When one acts for the sake of goodness, we call this love.  This is why we say that God is love, because He is goodness in action.  To act for the sake of something is to love that thing.  This works in every analogous sense of the word:  I love ice cream – I will find some and eat it:  I love art – I will create it and preserve it:  I love my wife – I will protect and honor her.  Because God is the good, everything is good by virtue of Him.  He created it; he maintains it, and everything good leads ultimately to Him.  We thus see that every act of love, in whatever sense, is a real participation in the goodness of God.
To say that something ought to be such-and-such a way is to commit to a standard in which that thing is considered good.  We maintain this standard in our beliefs on what is good.  If one, for instance, believes that free-market economy is good because of so-and-so, then he would be likely to say that the economy ought to be a free-market.  If this same free-market proponent were a Christian, it would stand to reason that he would believe a free-market economy (in some small way at least) to be a reflection of the goodness of God and a means of leading oneself to Him.  A Christian cannot reasonably conceive of any sphere of human activity as being separable or unrelated to his morality, be it politics, education, joke-telling, fishing, drinking, love-making, eating, working, nose-picking, reading or writing, buying or selling, child-rearing, painting, pissing, or sleeping.  Everything he does ought to be done out of love of God.  To believe one thing and act contrary to that belief on account of some other belief amounts to a contradiction of beliefs:  Such a person is unreasonable and a liar to himself.  If a Christian cannot sincerely believe that he does something in order to participate in the goodness of God, he ought not to do that thing, no matter what that thing is.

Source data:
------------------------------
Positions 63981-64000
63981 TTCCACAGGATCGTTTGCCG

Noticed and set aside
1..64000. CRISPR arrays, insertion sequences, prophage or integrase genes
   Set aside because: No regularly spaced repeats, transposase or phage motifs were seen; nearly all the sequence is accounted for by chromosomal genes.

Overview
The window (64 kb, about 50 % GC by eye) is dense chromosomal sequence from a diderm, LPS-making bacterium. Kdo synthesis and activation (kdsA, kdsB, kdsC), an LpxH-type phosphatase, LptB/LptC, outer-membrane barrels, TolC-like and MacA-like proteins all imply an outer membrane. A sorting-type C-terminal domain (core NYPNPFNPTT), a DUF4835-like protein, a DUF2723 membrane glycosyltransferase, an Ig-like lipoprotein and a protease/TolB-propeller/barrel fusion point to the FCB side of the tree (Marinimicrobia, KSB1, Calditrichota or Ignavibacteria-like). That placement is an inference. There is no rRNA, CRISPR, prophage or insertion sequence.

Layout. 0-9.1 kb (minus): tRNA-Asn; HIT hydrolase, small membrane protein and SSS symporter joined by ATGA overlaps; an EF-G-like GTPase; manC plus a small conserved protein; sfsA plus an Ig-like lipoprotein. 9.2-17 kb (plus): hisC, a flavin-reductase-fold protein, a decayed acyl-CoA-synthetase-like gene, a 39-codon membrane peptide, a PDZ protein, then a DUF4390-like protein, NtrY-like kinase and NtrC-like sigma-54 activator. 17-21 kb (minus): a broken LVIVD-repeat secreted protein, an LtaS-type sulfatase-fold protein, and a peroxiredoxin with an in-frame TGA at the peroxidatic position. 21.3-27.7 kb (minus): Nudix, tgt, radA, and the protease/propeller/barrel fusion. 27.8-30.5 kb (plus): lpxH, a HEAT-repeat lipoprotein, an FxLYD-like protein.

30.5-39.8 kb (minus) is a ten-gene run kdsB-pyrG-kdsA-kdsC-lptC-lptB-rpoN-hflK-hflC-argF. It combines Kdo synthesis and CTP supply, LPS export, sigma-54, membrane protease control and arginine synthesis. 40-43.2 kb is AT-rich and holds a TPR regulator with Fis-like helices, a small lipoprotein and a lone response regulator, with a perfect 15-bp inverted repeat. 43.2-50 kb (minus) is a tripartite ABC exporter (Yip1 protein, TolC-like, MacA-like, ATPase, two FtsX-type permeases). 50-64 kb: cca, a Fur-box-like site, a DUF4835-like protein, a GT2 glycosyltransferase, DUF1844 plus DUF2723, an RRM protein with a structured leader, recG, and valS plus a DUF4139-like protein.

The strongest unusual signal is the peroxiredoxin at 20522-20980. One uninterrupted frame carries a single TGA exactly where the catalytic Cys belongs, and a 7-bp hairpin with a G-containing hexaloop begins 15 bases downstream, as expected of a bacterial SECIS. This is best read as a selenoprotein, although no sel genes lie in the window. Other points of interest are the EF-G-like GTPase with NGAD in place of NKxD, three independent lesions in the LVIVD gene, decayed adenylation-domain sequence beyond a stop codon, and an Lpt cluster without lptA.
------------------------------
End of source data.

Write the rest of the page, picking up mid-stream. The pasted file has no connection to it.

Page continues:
And the second:

Rebuilding the Pantheon

     It is now quite obvious that a new age of paganism has dawned upon us.  No longer does Christian culture justly reign in the hearts and minds of the world.  This has been so, I think, for at least a century, but now it is easy enough to look around at the present state of things and deduce that the old pantheon has once again been enthroned on the principles of a false morality.

     Though many of the current generation might not conscientiously subscribe to any definite morality (I doubt if the average college student is even prepared to discuss what morality means), they live by a morality nonetheless.  We do not live in an amoral society.  Wherever there is approbation or affirmation, there is at least a sense of right and wrong and where there is a sense of right and wrong, there is a principle by which to judge something accordingly.
     Any and every different morality, complete or not, has an end; a perceived good to which that morality aspires.  For example, if one deems it right to care for personal hygiene, the good to which that norm aspires is the health of the individual.  Simple enough.  Christian morality has God as its end because God is goodness itself and all good things are good insofar as they come from God.  Furthermore, one can hope for happiness in apprehending good things because they ultimately lead one to happiness in God.  Hygiene, then, is a reasonable enough norm as someone who is clean and therefore healthy is more likely to be happier than someone who is not.